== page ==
Le Baron wrote: Doitsujin wrote:
Le Baron wrote:It seems to me 'mit' here (in that unit mit an die Hand geben) functions as 'by'; as in: by giving you a hand
That's an interesting theory, but by giving you a hand
would almost always be translated as "indem
ich Dir/Ihnen zur Hand gehe."
I'm pretty sure that this redundant "mit" usage is just a regional, non-standard variation. When you search for zur Hand gehen
on Glosbe not a single example of "mit
zur Hand gehen" is shown. The same goes for an die Hand geben
and Linguee shows similar results: zur Hand gehen
and an die Hand geben
Is there no difference made between giving a hand literally and figuratively as in assisting someone?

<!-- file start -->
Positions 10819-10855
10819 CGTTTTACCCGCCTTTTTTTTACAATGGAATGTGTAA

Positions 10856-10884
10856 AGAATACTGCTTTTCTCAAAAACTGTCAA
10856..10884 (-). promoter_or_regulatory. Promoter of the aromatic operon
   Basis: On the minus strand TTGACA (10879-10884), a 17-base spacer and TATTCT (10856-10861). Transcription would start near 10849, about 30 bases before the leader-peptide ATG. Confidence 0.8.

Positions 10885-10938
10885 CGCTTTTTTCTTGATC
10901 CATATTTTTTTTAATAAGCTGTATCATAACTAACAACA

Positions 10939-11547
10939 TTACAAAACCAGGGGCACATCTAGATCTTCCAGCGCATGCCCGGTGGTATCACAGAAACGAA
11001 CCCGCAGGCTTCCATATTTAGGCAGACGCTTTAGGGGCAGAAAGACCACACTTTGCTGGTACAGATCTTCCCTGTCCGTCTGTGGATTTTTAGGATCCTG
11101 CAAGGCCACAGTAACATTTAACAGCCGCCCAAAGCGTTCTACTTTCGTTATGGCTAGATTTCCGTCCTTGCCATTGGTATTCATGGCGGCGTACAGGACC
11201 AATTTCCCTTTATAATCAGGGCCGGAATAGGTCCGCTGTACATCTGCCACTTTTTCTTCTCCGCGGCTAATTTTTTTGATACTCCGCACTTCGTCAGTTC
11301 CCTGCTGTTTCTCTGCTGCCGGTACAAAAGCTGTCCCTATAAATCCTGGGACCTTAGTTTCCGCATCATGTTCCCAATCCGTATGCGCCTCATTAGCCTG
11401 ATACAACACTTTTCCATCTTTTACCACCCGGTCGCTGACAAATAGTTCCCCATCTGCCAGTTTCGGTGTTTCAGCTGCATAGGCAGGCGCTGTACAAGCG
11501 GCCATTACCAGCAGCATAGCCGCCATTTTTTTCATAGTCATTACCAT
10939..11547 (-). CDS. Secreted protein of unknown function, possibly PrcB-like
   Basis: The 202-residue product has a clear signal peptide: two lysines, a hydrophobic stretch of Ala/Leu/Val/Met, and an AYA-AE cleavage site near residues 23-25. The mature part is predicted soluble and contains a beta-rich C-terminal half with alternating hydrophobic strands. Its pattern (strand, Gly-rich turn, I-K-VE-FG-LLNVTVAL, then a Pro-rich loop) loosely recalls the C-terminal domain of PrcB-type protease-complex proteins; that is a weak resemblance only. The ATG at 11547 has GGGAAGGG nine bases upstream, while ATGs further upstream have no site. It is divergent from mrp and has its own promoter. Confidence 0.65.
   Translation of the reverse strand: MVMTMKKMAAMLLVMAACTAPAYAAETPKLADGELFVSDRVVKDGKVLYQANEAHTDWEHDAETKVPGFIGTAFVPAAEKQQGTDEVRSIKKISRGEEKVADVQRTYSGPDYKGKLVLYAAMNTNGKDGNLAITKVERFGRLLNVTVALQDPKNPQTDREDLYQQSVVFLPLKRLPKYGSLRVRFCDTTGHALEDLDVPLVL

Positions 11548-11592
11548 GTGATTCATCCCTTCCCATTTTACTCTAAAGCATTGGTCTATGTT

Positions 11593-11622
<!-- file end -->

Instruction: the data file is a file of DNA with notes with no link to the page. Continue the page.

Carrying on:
about the "mit": I just thought a little bit and I'd say that mit may actually come from the word "mitgeben". The word "mitgehen" exists too, but has quite a different meaning and therefore cannot be used in this context. It's more like following, going with someone together to some place, which is quite different from helping/assisting.
Instead "mitgeben" and "geben" still mean pretty much the same thing and are therefore in this context exchangable. The version with "mit" for "mit an die Hand geben" is definitely widely used. (Try a google search
Wortbedeutung.info reminded me also about "mit auf den Weg geben", which has pretty much the same meaning as "(mit) an die Hand geben": You're giving someone something they can take with them and continue their journey. They can decide how to use the advice/tool later on. I'd definitely accept a version without "mit" here - "auf den Weg geben". Still means the same and sounds fine to me.
If you want to have a literal meaning there's "jemanden die Hand geben" (more like shaking hands) or "jemandem etwas in die Hand geben" (putting something into someones hand)